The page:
Iron ore increased in value by 900% in a decade – through no effort of the owners. This is an economic rent that should be taxed for the benefit of all.
The Minerals Resource Rent tax is a bad application of a good principle. Its’ shortcomings include:
- elaborate depreciation writeoffs based on assets valued at market highs.
- The MRRT starts at the corporate bond rate plus 7%. That is 12%, rather than the proposed 5% under the RSPT.
- a 25% extraction cost sees the 30% rate effectively at 25%
These factors will see the MRRT deliver barely $400 million in it’s first year of operation, whilst BHP and Rio Tinto shareholders are expected to receive close to $10bn in shareholder dividends. Aren’t we all shareholders in our common-wealth?
Mining is one of the most profitable industries in the world. It extracts value from non-renewable resources and leaves. Australia’s Future Tax System proposed a Resource Super Profits Tax to share mining profits with the mineral owners – the citizens of Australia.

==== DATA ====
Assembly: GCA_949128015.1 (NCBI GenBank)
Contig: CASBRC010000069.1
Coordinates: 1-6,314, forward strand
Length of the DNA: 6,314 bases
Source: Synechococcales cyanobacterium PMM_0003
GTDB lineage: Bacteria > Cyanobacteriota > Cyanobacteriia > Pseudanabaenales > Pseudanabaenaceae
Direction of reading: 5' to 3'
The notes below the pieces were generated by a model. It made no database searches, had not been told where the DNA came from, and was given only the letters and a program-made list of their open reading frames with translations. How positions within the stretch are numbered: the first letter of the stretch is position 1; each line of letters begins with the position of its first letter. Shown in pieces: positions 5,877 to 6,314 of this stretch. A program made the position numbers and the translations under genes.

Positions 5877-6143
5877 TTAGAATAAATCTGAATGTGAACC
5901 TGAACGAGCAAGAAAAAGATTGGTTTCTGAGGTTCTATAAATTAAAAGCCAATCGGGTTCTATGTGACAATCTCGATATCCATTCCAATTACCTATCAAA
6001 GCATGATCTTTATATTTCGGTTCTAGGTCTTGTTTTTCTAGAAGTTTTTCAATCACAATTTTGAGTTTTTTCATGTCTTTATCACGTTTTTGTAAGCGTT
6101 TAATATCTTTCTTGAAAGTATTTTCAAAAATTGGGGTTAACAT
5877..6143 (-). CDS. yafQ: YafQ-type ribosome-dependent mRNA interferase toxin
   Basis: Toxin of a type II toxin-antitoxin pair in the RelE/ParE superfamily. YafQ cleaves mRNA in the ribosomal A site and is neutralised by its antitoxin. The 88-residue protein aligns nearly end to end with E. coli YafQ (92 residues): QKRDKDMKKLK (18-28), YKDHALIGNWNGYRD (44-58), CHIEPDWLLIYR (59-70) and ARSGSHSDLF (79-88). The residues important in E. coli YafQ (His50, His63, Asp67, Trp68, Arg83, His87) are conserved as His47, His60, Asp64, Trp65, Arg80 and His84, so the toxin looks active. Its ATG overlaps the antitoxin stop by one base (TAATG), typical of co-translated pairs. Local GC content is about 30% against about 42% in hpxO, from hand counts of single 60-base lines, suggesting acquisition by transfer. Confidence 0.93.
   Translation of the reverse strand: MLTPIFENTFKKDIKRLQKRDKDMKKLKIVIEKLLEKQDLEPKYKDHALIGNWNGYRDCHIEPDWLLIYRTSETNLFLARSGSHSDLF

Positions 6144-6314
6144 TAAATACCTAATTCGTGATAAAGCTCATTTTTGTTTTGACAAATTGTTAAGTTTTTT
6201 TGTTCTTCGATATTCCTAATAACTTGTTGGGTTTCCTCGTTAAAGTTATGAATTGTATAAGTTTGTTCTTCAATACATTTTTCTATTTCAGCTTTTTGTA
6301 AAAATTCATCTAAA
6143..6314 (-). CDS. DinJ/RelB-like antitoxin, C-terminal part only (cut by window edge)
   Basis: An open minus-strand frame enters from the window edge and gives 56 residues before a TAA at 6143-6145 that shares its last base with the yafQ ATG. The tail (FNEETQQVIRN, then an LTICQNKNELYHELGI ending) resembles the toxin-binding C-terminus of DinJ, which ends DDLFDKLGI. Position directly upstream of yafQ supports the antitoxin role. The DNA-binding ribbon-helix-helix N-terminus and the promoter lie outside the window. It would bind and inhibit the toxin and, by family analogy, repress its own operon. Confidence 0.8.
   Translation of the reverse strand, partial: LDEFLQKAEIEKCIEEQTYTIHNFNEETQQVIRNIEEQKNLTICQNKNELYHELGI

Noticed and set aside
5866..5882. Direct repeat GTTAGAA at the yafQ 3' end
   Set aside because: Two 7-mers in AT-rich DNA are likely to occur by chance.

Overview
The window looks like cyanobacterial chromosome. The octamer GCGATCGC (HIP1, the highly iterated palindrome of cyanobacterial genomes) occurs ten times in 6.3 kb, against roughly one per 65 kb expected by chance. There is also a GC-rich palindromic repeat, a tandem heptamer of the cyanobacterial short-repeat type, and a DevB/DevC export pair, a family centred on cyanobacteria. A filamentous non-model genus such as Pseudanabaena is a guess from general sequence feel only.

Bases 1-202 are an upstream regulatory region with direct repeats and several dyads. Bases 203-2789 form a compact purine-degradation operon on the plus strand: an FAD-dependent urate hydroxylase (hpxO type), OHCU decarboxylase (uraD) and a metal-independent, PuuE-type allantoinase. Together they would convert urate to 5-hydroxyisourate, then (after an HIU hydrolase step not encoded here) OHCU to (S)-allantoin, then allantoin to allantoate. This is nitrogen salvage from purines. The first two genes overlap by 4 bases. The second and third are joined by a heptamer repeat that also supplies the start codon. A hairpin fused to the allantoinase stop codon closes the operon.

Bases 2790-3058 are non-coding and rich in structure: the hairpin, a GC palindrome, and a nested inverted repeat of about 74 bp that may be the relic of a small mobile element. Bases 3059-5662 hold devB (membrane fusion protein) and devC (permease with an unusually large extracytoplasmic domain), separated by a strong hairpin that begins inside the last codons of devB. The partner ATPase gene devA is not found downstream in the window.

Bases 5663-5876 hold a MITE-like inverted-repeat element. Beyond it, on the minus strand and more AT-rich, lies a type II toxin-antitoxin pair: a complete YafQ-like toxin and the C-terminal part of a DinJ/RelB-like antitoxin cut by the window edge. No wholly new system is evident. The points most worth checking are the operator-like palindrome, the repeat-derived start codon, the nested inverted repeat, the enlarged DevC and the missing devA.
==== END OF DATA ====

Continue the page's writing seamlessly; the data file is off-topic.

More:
Prosper’s over riding philosophy is for equality of opportunity. Those that own natural resources have distinct advantages over those trying to run a business or earn a wage. Adam Smith and the classical economists recognised the tax system should rebalance these un-natural advantages.
The just-past, once in a century mining boom happened without this sharing, to the great benefit of miners. We have little to show for this era beyond a temporary increase in incomes and some very large holes.
Mining Democracy (our first post following new PM Gillard’s Mining Resource Rent Tax policy announcement)
Australian Tax Office detail on the MRRT